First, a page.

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Mobile Conferencing is Changing How We Work

Tuesday, August 19, 2014 - 09:30
Mobile Conferencing is Changing How We Work

Mobile Conferencing Connects Employees to Work from Everywhere

As the workplace has changed thanks to new conferencing and collaboration tools, so has the way employees communicate with their co-workers and clients. Being at work doesn’t necessarily mean being at the office anymore. The same can now be said for attending work meetings. Since nearly every employee has access to a smartphone or tablet, meetings can be taken from home, the beach, an airport—pretty much anywhere employees find themselves.

As the world’s largest conferencing and collaboration provider, West Unified Communications Services wanted to see just how big this trend has become. We dug into our mobile traffic data to view recent trends and surveyed more than 500 outside, full-time employees to discover their conferencing habits.

What we found was that mobile conferencing is certainly a growing trend and employees are taking full advantage of workplace mobility, sometimes in very unique places.

Mobile Conferencing on the Rise

But first, let’s take a look at the rise of mobile conferencing in general. As might be expected with the development of new mobile devices, both total mobile calls to conferences and total minutes on a mobile conference call were up in 2013.

Mobile Devices Accessing Conferences

Here’s what the Mobile Conferencing Data Shows

  • Total mobile calls were up 23 percent from 2011 to 2012 and another 19 percent from 2012 to 2013.
  • Total mobile conferencing minutes were up 21 percent 2011 to 2012 and an additional 17 percent rise from 2012 to 2013.
  • Around 19.4 percent of total conference call minutes were through mobile devices in 2011. That number has now crept up to 21.2 percent in 2013.

We know that mobile conferencing allows for greater flexibility but our survey showed us just how flexible workers can be while “attending” a conference call via their mobile device. In fact, 82 percent of respondents admitted to working on unrelated items while on a conference call. The ability to multi-task may be why 64 percent of workers actually preferred joining a conference via a mobile device over a landline.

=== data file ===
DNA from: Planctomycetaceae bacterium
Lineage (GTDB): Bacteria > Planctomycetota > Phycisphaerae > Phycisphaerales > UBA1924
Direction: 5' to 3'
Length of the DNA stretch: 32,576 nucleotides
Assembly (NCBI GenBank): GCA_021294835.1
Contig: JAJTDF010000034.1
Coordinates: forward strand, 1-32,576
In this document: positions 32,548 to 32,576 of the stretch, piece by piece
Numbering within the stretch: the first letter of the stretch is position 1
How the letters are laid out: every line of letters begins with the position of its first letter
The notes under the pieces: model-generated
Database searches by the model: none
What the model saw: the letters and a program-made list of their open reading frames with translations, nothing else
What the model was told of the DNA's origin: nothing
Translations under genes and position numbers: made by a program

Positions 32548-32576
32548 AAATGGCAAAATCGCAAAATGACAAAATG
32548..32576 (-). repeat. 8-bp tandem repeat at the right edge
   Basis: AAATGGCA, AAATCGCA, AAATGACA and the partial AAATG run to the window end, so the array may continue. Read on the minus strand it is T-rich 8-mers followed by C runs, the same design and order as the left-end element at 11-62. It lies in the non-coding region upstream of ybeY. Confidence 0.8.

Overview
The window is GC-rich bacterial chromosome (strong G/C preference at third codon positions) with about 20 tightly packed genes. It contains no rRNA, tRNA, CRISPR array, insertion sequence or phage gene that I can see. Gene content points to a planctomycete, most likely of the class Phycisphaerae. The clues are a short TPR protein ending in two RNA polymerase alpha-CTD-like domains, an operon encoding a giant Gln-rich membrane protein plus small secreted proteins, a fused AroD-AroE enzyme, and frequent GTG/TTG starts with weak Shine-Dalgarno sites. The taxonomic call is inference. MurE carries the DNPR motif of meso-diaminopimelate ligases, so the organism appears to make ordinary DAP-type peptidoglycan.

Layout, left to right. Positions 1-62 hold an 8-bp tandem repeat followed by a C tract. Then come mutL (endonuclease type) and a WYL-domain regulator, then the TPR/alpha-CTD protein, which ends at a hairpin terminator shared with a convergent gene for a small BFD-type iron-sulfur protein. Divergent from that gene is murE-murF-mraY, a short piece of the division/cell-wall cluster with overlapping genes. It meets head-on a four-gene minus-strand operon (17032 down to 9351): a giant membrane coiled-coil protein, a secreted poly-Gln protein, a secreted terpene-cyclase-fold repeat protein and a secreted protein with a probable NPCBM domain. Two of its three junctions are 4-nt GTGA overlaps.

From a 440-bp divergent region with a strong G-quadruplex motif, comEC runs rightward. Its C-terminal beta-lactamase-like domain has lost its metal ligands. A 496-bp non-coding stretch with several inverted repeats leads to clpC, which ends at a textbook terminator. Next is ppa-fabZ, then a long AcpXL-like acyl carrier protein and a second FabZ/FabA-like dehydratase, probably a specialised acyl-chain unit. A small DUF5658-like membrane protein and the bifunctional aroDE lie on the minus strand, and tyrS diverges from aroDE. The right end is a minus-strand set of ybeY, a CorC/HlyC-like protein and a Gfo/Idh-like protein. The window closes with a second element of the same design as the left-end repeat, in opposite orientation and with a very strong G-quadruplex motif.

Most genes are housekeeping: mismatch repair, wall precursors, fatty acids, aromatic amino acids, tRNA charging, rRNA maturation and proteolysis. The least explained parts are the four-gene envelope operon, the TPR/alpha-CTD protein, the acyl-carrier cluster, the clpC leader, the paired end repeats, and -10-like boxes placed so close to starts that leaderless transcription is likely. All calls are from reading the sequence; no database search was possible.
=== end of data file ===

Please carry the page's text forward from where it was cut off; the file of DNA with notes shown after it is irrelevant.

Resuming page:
Mobile Conferencing Preferences

Workers Like Flexibility and Multitasking of Mobile Conferencing

Our survey found that workers take full advantage of the multitasking opportunities that mobile conferencing provides. respondents claimed to be doing all kinds of other tasks while on a mobile conference call. The multitasking activities included: getting other work done, sending emails, eating, texting, social media, video games, shopping and even going to the restroom.

Mobile Conferencing Multitasking

Mobile devices allow us to be just about anywhere when taking a work call, so we asked respondents to identify the strangest place from which they have ever dialed into a work conference. As it turns out, the restroom was just the tip of the iceberg.

Where is the strangest place you’ve taken a conference call?

  • A truck stop bathroom
  • McDonald’s Playplace
  • The closet of a friend’s house during a party
  • The beach … it was a video call so I kept my tablet up so that my bikini didn’t show
  • Behind a church during a wedding rehearsal
  • The racetrack
  • Chasing my dog down the street because she got out of the house
  • Disney World Fitting room while trying on clothes

Some of the Conference Call Admissions in the Survey Surprised Us

At least these folks above actually stayed on the call and paid attention. According to the survey, 39 percent of employees admitted to dropping off a call without announcing it so that they could pretend to have participated the whole time. Another 27 percent admitted to falling asleep during a conference call and a brave five percent said they’ve had a friend take a work conference call in their place.

Conference Call Bad Habbits

How Gender Effects Conference Call Behavior

We also wanted to find out how demographic information like gender and age affected conferencing habits, specifically regarding mobile dial-ins.

Here’s how men and women compared when dialing in:

  • Men are more likely to take calls in the afternoon or evening (51% to 41%)
  • Women prefer morning calls (56% to 44%)
  • Men are more likely to multi-task (83% to 78%)
  • Women are 3x more likely to mute a call to shop online (6% to 2%)
  • Men are more likely to use the restroom (50% to 41%)
  • Women are more likely to mute a call in order to eat or make food (40% to 32%)

Conference Call Gender Difference

Age Plays a Factor in Conference Call Behavior

  • Millennials are much more likely than Gen Xers to prefer a mobile device when dialing into conference calls (76% to 46%)
  • Older employees prefer morning calls while younger employees like the afternoon or evening better
  • Older employees were also more likely to take a call from the beach or pool, likely because they earn more vacation time due to tenure

Overall, we discovered that mobile devices are changing the way we engage during a work conference. As smartphones and tablets continue to gain popularity and improve features, it’s likely these trends will only continue to grow. As we know, the traditional workday is changing and with it, the way we communicate with co-workers, clients and prospects.

Be sure to check out West UC's robust mobile conferencing app, InterCall MobileMeet powered by our industry leading audio conferencing solutions.

Full Infograpfic - Click to View Full Size Version

Mobile Conferencing Study Infographic


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